Gracias Dave una vez más por refrescarnos la memoria. Me gusta que tantos ex peace corps te contesten, así me siento más cerca de mi historia.
    Un abrazo, ya hablaremos en vivo y en directo.

  9. Gary Wetterberg says:

    Good job Dave. I thought Bernardo Zentilli’s comments were on target, along with those of Lee, John and William. Thanks for keeping the rest of us, not so directly associated with Chile as you are any more, informed about current events.

  10. Chuck Benson says:

    Dear Dave,
    If I am correct, right at the beginning of Pinochet’s coup there was horrendous violence,many arrests and subsequent murders. Remember all the people put into the estadio to await their fate. (per the movie Missing). The nature of Pinochet’s regime was apparent right from the start. Why did it take Frei so long to start to speak out? I can certainly understand his fear of speaking out. Yet you suggest that he was in the beginning tolerated by Pinochet and therefore in a sense he was colluding with and condoning Pinochet’s regime. This would seem a bit short of heroic status. Thanks for your posts and it was nice to meet you in Maine in 2017.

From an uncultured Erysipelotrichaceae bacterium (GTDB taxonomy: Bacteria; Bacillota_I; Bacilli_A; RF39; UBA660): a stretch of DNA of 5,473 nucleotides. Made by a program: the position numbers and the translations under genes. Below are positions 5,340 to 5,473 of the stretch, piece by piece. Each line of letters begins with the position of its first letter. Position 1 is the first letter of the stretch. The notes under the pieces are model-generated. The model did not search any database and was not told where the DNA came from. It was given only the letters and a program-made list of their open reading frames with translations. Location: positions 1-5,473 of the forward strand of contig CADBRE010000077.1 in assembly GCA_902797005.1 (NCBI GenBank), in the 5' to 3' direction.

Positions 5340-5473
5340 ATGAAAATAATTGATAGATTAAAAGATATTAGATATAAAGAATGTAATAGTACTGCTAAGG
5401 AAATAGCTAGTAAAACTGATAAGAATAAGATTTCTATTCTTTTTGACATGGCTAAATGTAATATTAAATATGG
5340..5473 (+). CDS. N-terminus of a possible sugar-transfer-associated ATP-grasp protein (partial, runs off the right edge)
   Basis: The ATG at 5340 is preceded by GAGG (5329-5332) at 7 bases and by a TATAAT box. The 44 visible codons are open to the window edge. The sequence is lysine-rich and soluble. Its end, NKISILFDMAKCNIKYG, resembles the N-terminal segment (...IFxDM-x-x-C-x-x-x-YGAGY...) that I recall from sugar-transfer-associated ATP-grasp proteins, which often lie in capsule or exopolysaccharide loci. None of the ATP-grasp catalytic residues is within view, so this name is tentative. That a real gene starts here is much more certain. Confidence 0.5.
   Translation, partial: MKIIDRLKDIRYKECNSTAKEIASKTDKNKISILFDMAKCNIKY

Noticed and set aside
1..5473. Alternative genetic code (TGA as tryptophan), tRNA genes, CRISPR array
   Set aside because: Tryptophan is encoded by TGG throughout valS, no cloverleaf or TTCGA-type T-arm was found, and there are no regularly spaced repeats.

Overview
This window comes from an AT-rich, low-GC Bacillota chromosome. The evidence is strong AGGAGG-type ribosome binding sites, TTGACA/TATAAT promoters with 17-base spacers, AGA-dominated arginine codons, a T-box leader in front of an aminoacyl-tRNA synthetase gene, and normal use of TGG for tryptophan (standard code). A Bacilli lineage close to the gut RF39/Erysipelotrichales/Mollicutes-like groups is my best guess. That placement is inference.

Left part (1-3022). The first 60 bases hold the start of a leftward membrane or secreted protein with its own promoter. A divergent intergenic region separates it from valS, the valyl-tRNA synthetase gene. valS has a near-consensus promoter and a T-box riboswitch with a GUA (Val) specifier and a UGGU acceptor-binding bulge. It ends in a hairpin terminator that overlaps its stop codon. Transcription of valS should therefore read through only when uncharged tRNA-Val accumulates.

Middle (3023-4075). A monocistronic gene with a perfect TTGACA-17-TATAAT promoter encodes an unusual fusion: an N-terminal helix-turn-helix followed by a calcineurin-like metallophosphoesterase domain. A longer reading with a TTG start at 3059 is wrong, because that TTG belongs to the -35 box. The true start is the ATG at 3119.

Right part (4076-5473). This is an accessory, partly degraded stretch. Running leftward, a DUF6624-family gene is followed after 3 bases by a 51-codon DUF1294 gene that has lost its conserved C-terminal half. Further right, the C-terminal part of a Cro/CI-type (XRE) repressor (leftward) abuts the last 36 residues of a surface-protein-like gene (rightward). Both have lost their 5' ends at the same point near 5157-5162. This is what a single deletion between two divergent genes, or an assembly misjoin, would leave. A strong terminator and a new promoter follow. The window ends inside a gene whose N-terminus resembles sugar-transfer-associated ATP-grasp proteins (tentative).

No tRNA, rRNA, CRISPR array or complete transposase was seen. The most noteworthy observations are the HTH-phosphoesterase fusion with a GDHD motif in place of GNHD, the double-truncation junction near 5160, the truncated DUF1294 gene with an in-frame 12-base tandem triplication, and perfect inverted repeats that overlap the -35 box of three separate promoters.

1. David Joslyn
      David Joslyn says:

      Chuck,
      I can’t speak for everyone who holds Eduardo Frei Montalva in high esteem, but in my case, it is because of what he did and tried to do when he was President 1964-70; a turnaround moment for the country, and generally for the best. How different folks, leaders and all, comported themselves during the dictatorship is a complicated mix of how they felt about the country under Allende’s Unidad Popular government, how they weighed their own personal influence in bringing change in the face of a brutal dictator, and a measure of self preservation. Tough to judge, but everyone does. Welcome to the discussion.

  11. Robert S Spich says:

    I remember standing in the plaza of the Moneda with 000’s of campesinos as Frei signed the Reforma Agraria. I still have a picture of that signing. It was high hope time. At a recent program on Chile @ UC Davis (which has 2 or 3 young Chile scholars) it was noted how the CD gov was active in political organizing the campesinos. Those of us in comm dev work remember working with comites de pequño agricultores, all CD creations. Frei was a quiet hero and I thank him mucho for his support of the PC in Chile. It changed my life, that is for sure.